Creating an Accessible Museum:
Universal, or Human-centered, Design
“We have the power through design to minimize
or exaggerate disabling experiences.”
Valerie Fletcher, Institute for Human-Centered
Design at Adaptive Environments, Boston, MA
This section is a brief introduction to the issues and possibilities involved in creating an accessible museum and program. For more detailed information, please visit our Accessibility Tools Training.
What is Accessibility and Universal Design?
- Accessibility: Part of a spectrum of making places, things, programs, policies, and information usable.
- Universal Design: The design of products and environments to be usable by all people, to the greatest extent possible, without the need for adaptation or specialized design. Center for Universal Design, North Carolina State University
Universally Designed Museum Programs
Rebecca McGinnis, Accessibilty Coordinator, The Metropolitan Museum of Art, New York, on Universally Designed Museum Programs.
When planning museum programming that is accessible and inclusive, useful points of reference are the principles created for the Universal Design for Learning Environments, developed by CAST (Center for Applied Special Technology). Components of a universally designed classroom curriculum include:
- Multiple means of representation: learners have a variety of ways to acquire information and knowledge
- Multiple means of expression: learners have alternative means for demonstrating what they know
- Multiple means of engagement: learners' interests are peaked; they are appropriately challenged and motivated to learn
Universal Design in Exhibits: A Brief Overview
Universal Design principles are applied to exhibit design to create an environment or experience that is usable by all people, to the greatest extent possible, without the need for adaptation or specialized design.
Characteristics of accessible design:
- Easy to understand regardless of user experience, knowledge, language skills or current concentration levels.
- Clear organization of important information.
- Redundant, multimodal presentations: pictorial, verbal, tactile, audio.
- Inclusive, not segregated experiences.
- Provide choice in how to use and allow user to adapt pace.
- Minimize fatigue: physical and sensory.
- Allow size and space for approach and use: line of sight and reach, whether seated or standing.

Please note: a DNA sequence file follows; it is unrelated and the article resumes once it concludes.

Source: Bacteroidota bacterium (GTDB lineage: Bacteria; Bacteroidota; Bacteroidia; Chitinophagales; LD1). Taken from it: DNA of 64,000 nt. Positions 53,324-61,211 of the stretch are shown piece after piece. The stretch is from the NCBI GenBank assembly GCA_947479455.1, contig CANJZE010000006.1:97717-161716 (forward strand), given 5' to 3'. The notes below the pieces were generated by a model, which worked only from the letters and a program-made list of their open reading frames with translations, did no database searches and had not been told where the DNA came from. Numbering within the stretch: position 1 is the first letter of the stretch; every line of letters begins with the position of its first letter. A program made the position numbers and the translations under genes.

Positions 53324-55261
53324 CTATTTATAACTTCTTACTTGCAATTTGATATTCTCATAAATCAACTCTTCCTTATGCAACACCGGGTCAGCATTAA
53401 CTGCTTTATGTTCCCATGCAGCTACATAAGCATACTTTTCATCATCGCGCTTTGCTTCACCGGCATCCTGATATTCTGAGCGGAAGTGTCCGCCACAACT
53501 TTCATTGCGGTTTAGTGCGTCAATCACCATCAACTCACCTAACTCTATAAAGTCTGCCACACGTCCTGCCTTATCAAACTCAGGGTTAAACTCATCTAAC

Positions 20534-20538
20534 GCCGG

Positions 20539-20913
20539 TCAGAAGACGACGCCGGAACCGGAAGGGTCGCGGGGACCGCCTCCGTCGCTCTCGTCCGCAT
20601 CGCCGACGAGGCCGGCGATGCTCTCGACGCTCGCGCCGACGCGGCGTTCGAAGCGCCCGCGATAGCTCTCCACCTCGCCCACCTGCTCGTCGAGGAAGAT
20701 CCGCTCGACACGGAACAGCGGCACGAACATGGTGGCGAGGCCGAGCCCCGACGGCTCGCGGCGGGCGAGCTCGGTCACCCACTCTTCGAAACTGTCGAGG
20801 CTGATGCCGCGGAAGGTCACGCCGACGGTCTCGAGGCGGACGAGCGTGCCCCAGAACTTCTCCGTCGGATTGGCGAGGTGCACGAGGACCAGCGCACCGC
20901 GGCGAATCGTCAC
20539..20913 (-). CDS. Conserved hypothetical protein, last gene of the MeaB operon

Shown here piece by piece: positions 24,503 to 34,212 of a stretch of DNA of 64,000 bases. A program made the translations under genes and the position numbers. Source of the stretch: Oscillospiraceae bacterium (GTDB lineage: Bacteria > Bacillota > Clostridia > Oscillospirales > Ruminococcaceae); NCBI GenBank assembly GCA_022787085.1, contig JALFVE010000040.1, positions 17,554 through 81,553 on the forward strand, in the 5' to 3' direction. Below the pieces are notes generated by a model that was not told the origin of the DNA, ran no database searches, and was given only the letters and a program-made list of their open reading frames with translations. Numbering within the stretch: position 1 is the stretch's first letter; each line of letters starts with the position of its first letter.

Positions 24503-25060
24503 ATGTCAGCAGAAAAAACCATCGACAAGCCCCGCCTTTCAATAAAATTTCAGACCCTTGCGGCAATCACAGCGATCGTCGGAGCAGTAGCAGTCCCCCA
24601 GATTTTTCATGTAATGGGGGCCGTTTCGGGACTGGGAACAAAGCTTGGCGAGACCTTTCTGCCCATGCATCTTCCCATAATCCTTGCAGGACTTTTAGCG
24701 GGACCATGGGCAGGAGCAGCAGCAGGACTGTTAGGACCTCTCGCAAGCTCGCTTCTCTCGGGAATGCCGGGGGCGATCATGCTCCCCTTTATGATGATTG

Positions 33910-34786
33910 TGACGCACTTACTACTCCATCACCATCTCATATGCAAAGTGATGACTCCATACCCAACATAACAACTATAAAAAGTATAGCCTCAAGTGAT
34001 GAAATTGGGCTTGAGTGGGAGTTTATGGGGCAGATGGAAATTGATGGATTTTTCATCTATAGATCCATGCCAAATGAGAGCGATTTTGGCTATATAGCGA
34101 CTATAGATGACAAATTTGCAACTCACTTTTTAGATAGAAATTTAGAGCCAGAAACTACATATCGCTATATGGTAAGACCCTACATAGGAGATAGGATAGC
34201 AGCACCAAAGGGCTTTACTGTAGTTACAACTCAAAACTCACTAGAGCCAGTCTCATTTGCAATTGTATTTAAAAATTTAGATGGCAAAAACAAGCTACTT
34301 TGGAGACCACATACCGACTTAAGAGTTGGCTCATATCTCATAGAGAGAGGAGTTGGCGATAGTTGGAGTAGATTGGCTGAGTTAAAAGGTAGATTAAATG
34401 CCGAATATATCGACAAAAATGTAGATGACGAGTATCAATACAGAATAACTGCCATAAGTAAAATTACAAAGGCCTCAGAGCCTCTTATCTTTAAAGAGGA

- Adequate space for assistive devices or personal assistance.
For those unfamiliar with accessibility issues pertaining to Web page design, consider that many users may operate in contexts very different from your own.
- They may not be able to see, hear, or move; they may not be able to process some types of information easily or at all.
- They may have difficulty reading or comprehending text.
- They may not have or be able to use a keyboard or mouse.
- They may have a text-only screen, a small screen, or a slow Internet connection.
- They may not speak or understand fluently the language in which the document is written.
- They may be in a situation where their eyes, ears, or hands are busy or interfered with (e.g., driving to work, working in a loud environment, etc.).
- They may have an early version of a browser, a different browser entirely, a voice browser, or a different operating system.
Content developers must consider these different situations during page design. While there are several situations to consider, each accessible design choice generally benefits several disability groups at once and the Web community as a whole.
Accessible Web Guidelines and Resources
- Section 508: www.section508.gov;
- World Wide Web Consortium Guidelines: www.w3.org
- Accessibility Forum: http://www.accessibilityforum.org/
One tool that blind people have to use with computers is called a screen reader, software that reads aloud what is on a computer screen and provides navigational cues. There are many different screen readers. A popular one is called JAWS (Job Access With Speech).
Click on the screen at right to hear how JAWS works.
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